Minneapolis-St. Paul Chapter, I started with the other people. Ran that for seven years and things keep building. We keep learning. We keep growing. Then everything just was like, it’s business analysis. It was no longer my desire to just be Jack of all trades. I got focus behind that platform and as a result, I will say, by the time I left the next company, they had over 70 BAs that-

Tracie:

My goodness.

Bob:

Yeah. That’s how much we had influenced and the work we had done. Yeah. It was really gratifying. Now, granted, they’ve been merged a couple of times since then, and I’m sure it’s gone to heck, but [inaudible 00:07:35]. You build a program and the next person comes in and trashes it.

Tracie:

As these things go. Yeah.

Bob:

Yeah.

Tracie:

Getting, I guess, to one of what I know is one of your favorite topics is the influencing without authority. I think, well, some of us as BAs we’re very dramatic, we’re very verbal, but often we’re a little hesitant to drive some of that influence. What was that in you that you were able to be that influencer and that leader and-

Bob:

Yeah. That’s a great question. I’m going to give you a slightly different answer than maybe what would be expected. I think it was going back to understanding what was the point of influence and what it really was. What I thought influence was, was dramatically different than what influence is in the corporate environment and should be. That’s because typically, influence people see it as a model, a role model, things like that. That goes a long way. A lot of people think influence is just presenting the facts, and that only goes a little way.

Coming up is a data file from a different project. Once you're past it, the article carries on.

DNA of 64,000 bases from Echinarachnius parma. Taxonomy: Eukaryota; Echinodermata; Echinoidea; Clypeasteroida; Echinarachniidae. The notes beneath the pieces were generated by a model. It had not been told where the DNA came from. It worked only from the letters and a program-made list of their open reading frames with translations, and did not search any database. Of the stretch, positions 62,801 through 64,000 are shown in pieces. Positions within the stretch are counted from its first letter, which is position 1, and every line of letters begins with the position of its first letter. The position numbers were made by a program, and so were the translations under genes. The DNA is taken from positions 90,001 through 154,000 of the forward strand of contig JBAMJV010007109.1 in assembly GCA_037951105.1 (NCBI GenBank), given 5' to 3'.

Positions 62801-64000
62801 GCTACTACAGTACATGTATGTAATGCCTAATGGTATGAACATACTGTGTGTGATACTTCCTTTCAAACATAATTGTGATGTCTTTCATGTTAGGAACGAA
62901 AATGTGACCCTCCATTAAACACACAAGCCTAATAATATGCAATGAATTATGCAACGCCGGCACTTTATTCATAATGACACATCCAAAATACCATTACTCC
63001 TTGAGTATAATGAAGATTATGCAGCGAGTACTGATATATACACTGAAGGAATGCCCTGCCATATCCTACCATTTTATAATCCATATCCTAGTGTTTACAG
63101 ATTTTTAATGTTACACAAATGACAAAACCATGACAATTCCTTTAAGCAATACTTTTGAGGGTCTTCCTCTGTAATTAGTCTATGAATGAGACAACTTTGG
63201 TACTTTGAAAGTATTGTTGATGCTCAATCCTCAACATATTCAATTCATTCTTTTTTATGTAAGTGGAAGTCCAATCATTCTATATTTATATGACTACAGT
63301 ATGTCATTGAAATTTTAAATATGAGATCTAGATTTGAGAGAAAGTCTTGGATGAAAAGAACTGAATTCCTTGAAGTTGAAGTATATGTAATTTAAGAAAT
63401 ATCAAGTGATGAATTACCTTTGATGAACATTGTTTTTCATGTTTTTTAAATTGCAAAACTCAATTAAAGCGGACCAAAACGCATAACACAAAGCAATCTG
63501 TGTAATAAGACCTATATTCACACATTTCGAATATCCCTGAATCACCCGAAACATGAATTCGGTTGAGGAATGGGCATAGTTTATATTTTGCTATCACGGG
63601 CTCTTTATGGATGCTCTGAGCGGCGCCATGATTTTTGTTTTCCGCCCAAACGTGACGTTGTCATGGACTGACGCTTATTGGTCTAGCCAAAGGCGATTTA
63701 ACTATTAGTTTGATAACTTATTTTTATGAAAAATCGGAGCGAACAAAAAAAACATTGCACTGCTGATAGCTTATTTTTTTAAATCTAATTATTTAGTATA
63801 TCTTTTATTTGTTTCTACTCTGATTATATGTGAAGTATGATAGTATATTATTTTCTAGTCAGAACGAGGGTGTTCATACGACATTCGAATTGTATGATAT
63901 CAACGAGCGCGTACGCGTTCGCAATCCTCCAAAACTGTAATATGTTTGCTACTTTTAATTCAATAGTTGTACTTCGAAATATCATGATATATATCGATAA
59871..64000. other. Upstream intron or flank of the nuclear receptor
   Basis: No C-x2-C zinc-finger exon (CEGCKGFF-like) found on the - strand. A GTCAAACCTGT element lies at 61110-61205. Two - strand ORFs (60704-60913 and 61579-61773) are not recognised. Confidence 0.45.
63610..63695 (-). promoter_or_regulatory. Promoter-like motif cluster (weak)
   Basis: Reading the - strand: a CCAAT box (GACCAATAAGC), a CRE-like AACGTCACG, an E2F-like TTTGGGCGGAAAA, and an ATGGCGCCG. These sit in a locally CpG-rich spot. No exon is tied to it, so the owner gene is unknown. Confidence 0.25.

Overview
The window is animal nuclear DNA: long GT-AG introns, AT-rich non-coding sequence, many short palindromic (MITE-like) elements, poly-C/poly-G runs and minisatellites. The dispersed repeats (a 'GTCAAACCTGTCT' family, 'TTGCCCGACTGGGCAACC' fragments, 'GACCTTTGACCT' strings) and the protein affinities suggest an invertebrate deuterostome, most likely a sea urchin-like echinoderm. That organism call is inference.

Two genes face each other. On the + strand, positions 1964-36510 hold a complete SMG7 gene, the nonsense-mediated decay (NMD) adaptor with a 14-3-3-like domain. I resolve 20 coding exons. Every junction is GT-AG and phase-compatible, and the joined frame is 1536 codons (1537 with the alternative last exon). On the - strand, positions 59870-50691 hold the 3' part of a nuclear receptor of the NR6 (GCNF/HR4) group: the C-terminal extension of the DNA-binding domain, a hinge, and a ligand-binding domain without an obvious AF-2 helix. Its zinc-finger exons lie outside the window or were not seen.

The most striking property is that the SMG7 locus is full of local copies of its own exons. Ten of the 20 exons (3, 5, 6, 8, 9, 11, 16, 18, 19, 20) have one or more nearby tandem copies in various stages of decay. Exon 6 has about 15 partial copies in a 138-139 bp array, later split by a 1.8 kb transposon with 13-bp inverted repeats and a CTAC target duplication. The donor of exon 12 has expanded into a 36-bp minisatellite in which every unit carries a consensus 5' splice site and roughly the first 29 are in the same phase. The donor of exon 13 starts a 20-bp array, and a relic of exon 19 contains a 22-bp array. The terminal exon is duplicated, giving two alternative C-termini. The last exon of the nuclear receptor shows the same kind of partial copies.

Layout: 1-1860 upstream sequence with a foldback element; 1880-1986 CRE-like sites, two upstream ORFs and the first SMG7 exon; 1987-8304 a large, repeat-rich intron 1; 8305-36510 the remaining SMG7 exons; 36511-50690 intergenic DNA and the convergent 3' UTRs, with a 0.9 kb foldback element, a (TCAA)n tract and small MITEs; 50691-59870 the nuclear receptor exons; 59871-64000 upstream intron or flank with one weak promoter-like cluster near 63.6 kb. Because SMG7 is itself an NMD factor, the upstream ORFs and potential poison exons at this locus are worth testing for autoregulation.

Those two things aren’t even remotely close to what it takes to influence. So when I tie that back to what was really inside me, was my passion to do the right thing for the people in the project and the organization maximizing business value. That’s been my motto for a very long time. To do that I think I need to influence passionately about the things that I know are right and I got to get everyone else on board with that. Of course, everyone has a different agenda. 

Everyone has a different thought process and everyone is just their makeup is very, very different. If you don’t have the passion and you don’t understand that influence is all about doing the right thing for people, influence is about being a compelling force, that you’re going to push as hard as you can. You’ll walk away. If they really don’t want it, then you’re okay with that. Anything more than that becomes persuasion and then it gets ugly. That’s how most people try to influence. They logically persuade. 

The fact is this, the fact is this, the fact is this. You can do that to me all day long and I won’t care. You take those things and you start wrapping them up. You understand what influence is really for, and then you have a passion for it. Then come to the rest of it. That’s when you have to learn how to understand and read people at a completely different level. There’s this journey you have to take with influence if you want to be an influencer.